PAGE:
Black Annis: Story, Origin, Myths & Folklore

Black Annis is a legendary figure in English folklore and myths who was said to live in a cave in the Dane Hills near Leicester. She was known for her blue face, iron claws, and a habit of killing and eating children. According to legend, Black Annis would lure children into her cave with the promise of sweets and then kill and eat them. The legend of Black Annis dates back many centuries and was a popular tale used to scare children to teach behave well. While there is no evidence to support the existence of a real person known as Black Annis, the legend has lived on as a part of English folklore and continues to be told to this day.

How Does Black Annis Look Like?

Black Annis

Black Annis is described as a horrifying witch-like figure with elongated and pointed facial features, including sharp claws for capturing her prey. She has menacing eyes, jet-black hair resembling straw, and pale blue skin due to her prolonged time spent in a cave. Some accounts state that she only has one eye left and has discolored, razor-sharp teeth that are visible when she grins maliciously. Overall, Black Annis is not a creature one would want to encounter on a dark and cold evening in Leicestershire.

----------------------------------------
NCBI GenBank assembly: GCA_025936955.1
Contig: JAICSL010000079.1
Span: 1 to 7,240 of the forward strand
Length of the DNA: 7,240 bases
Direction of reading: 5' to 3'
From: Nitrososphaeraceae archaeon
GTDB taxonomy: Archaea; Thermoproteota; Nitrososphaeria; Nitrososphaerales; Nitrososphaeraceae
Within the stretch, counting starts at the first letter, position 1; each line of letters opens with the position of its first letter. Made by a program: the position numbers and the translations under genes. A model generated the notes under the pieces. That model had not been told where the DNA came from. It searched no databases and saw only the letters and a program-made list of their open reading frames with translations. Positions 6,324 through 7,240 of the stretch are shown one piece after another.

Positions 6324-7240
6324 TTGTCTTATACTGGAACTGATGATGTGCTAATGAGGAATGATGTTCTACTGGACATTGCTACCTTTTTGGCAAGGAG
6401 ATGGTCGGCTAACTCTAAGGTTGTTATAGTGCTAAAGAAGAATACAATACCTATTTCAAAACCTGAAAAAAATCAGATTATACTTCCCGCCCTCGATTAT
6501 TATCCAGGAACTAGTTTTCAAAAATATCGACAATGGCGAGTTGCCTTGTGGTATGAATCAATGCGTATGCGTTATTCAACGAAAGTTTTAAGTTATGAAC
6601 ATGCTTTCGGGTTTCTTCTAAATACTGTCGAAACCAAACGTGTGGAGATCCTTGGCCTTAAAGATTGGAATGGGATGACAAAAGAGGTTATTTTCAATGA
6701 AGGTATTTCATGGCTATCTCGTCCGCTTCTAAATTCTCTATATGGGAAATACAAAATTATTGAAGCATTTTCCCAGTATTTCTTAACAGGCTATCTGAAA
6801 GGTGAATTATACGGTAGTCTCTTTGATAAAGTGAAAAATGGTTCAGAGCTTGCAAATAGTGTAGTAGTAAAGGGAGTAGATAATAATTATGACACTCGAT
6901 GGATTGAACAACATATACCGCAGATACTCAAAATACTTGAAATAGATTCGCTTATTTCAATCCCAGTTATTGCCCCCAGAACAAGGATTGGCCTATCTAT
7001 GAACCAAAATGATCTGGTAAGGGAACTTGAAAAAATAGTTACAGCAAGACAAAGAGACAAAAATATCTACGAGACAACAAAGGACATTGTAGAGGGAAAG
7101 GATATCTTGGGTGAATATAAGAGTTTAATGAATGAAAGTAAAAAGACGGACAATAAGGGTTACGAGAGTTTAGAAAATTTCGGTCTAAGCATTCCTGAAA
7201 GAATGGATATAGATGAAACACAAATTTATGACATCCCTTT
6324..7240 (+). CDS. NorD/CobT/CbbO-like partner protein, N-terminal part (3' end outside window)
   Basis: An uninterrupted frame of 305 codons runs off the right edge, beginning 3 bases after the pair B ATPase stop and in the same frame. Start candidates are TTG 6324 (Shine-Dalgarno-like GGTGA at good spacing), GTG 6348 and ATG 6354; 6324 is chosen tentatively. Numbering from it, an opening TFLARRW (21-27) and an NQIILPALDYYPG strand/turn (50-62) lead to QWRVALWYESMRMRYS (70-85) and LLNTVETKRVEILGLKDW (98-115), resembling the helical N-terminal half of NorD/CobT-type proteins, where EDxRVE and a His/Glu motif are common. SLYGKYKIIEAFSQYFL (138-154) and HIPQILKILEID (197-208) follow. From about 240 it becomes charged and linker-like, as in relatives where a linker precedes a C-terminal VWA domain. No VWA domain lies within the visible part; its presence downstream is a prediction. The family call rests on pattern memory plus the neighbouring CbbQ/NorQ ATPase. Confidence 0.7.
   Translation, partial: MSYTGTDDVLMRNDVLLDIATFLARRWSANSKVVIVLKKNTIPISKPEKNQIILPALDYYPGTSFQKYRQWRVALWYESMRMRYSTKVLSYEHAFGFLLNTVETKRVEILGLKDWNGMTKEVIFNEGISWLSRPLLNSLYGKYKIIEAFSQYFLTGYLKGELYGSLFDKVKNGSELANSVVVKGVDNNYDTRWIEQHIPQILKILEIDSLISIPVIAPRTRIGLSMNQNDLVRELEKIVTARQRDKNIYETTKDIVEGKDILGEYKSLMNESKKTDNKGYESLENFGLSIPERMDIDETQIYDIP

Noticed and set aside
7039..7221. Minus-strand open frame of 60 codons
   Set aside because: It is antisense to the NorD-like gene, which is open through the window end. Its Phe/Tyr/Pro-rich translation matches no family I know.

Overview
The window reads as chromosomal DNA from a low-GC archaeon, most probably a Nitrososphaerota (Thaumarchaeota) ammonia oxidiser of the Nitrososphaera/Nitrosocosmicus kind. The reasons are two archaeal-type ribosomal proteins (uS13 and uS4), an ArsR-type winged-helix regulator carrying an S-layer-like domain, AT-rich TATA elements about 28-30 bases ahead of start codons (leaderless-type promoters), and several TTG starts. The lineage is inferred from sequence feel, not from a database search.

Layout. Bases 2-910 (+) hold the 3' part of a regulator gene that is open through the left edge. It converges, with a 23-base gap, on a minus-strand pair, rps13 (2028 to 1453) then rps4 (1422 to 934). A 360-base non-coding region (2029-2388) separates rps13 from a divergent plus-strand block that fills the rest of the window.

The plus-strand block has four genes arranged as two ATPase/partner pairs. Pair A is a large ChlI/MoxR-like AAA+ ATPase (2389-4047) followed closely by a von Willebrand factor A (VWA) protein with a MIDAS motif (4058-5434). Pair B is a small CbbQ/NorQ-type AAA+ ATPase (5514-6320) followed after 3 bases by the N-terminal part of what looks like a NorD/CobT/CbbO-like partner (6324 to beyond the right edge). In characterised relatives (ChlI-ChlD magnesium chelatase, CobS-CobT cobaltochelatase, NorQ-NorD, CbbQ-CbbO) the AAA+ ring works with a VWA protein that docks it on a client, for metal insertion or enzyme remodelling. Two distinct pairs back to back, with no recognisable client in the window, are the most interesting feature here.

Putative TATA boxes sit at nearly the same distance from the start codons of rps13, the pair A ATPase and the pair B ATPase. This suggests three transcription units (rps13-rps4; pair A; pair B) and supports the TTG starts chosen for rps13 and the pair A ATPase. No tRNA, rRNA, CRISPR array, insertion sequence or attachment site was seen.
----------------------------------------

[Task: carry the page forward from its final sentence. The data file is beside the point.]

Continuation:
Black Annis Myths – Parents’ Favorite Tale  

Black Annis

According to legend, Black Annis was a fearsome creature who roamed at night in search of children and lambs to consume. She was said to have tanned the skins of her victims by hanging them on a tree and then wearing them around her waist. The legend also states that she had the ability to reach inside homes to snatch people, and that she used her iron claws to carve out a cave for herself in a sandstone cliff, which became known as Black Annis’ Bower Close. This legend was often used by parents to scare their children into good behavior, as they warned that Black Annis would come for them if they misbehaved. The legend also claimed that she would hide in the branches of an oak tree and ambush her prey.